More consumers in the Nutmeg State, like many locales, are moving around outside since the start of the pandemic, sparking greater interest in a wider range of footwear styles for running and walking. This trend includes greater interest in trail shoes for customers who have discovered the region’s local trails, says Megan Searfoss, owner of Ridgefield Running Co. and Darien Running Co. in Connecticut.
And customers at the CT-based run specialty shops are asking for specific shoes in-store after spending time researching them online, including on the run shops’ online store that opened in 2020.
“People want to move outside, many for the first time, or some who are returning to outdoor fitness. They appreciate the community we provide through events and clinics,” says Searfoss, adding that the stores have invested in a mobile fit station for use at events or pop-ups for business fittings.
Meanwhile, the two shops recently invested in a new storage unit to stock up on key products in the wake of potential availability issues in the months ahead.
Like other retailers across the U.S., Searfoss remains concerned about supply chain woes creating a loss of sales and the possibility of some brands keeping shoes for their own Direct-To-Consumer businesses and not supplying small independents.
A Positive Outlook.
Jeff Anderson, owner of Kelley’s Pace run shop in Mystic, CT, has learned a great deal about this Northeast Connecticut seaside and tourist community and its legion of runners since acquiring the shop in Olde Mistick Village. He bought the shop from Mary Camire, who operated the store for years with the late Boston Marathon champion and Olympian John Kelley before deciding to sell it in October 2014.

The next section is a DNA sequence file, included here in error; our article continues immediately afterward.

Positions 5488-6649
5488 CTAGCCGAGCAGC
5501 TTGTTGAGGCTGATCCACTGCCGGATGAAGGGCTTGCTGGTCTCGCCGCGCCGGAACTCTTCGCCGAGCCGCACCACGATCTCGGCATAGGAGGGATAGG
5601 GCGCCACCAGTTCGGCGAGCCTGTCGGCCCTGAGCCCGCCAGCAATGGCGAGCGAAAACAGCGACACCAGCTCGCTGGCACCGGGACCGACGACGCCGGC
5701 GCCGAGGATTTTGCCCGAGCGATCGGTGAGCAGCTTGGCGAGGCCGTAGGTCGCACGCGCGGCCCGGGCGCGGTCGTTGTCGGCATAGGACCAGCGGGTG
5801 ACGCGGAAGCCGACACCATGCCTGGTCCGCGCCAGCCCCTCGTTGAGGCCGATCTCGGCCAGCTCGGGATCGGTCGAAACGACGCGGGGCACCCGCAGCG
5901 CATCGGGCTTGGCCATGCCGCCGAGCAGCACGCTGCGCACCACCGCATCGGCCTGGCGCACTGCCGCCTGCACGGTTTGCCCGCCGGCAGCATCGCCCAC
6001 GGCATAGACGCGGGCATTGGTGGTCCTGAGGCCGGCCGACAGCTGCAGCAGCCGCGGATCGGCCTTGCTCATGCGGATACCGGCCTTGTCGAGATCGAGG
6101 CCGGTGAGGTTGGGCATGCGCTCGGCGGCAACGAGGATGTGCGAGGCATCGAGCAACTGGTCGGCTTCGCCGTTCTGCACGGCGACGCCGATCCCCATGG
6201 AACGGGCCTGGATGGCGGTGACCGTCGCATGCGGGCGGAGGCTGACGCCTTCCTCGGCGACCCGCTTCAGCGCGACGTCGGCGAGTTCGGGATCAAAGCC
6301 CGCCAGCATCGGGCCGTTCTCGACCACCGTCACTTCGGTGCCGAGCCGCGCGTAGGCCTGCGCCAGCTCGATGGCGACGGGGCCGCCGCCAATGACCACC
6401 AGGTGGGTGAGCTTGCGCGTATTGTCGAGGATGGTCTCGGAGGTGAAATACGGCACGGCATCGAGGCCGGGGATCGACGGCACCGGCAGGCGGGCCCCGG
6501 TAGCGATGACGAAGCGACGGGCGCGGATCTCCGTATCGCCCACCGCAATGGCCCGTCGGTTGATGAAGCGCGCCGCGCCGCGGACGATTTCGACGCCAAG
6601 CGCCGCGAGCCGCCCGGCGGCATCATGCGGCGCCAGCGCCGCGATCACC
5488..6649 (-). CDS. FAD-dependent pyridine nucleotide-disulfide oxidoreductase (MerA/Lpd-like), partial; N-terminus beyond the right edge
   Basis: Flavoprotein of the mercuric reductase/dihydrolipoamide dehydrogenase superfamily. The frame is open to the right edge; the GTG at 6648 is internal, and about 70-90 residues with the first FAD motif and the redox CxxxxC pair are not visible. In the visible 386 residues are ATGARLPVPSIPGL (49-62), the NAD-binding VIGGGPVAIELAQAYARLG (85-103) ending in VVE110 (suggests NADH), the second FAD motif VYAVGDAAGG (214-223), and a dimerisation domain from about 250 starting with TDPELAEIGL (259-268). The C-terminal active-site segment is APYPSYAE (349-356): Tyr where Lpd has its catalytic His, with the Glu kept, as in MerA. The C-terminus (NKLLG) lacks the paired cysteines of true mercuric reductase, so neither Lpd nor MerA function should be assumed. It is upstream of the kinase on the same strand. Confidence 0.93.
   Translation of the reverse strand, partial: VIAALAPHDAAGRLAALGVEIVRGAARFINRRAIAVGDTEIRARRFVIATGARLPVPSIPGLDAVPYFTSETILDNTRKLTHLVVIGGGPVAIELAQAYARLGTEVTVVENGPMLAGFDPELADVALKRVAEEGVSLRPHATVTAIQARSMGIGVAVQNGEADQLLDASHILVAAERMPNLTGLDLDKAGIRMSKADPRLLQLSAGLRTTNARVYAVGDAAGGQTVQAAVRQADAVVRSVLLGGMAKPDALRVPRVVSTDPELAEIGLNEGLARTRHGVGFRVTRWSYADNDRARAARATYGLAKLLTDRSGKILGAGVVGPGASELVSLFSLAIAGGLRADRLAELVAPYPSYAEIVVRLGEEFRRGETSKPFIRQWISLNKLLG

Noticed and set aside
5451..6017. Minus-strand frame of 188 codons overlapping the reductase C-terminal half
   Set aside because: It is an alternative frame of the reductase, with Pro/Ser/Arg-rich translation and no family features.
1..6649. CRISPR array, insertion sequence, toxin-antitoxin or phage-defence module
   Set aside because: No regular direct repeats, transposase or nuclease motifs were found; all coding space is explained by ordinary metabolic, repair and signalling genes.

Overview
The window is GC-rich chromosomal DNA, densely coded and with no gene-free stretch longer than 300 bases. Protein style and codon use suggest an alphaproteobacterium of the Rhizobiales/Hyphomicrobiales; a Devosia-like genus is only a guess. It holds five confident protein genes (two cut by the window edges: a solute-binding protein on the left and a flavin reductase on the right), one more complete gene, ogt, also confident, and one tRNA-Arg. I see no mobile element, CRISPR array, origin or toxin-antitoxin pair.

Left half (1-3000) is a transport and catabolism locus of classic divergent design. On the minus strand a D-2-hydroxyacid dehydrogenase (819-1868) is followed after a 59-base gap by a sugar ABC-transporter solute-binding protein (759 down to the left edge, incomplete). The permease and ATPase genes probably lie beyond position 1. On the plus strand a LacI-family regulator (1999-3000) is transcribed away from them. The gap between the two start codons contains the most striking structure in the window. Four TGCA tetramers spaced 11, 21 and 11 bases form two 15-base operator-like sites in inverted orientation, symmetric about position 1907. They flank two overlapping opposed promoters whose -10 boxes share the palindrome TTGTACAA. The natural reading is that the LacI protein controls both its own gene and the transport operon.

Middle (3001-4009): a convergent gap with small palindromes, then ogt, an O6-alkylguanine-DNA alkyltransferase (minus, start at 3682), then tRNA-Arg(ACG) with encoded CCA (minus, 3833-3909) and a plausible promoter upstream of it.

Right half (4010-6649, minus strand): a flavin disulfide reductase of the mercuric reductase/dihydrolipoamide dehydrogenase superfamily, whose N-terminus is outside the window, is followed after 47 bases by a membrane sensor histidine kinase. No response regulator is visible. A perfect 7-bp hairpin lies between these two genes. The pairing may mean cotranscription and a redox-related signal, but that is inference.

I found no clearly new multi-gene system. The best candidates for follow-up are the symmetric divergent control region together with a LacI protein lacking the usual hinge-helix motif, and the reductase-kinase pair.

And this past year-and-a-half has taught unique lessons of its own. Despite is challenges, Anderson admits, “COVID has been good to us. More people are outside and still want to stay outside,” says Anderson, who oft has his dog in store to greet customers, much like Kelley did. “Running, walking and fitness are in a boom phase. I see it continuing for a while.”
My biggest concern is keeping customers returning. The less product we have, the harder it is to give them choices. We have resorted to buying a shoe at full price on a brand’s website, just to keep a customer happy.” – Jeff Anderson, Kelley’s Pace
But that doesn’t mean the shop owner doesn’t have worries. Namely, having enough inventory on hand for his customers amidst supply chain challenges. “My biggest concern is keeping customers returning,” Anderson says. “The less product we have, the harder it is to give them choices. We have resorted to buying a shoe at full price on a brand’s website, just to keep a customer happy and make sure they come to us, and not go directly to the brand. We can’t do that often, but occasionally we think it is worth it.”
Anderson says he has had several instances where a customer comes in, gets fitted, and then perhaps asks for another color of a shoe. “Then when we say it’s not available, [we can all see] it’s available on the manufacturer’s site,” he says. “Not long ago, the inventory on the manufacturer’s ecommerce site was the same inventory we could see on the B-2-B site. Now there seem to be many more shoe available to the consumer online that are not available to us in the store. We can explain supply chain issues to customers, and they are understanding for the most part. It’s just very hard when they have access to shoes that we do not.”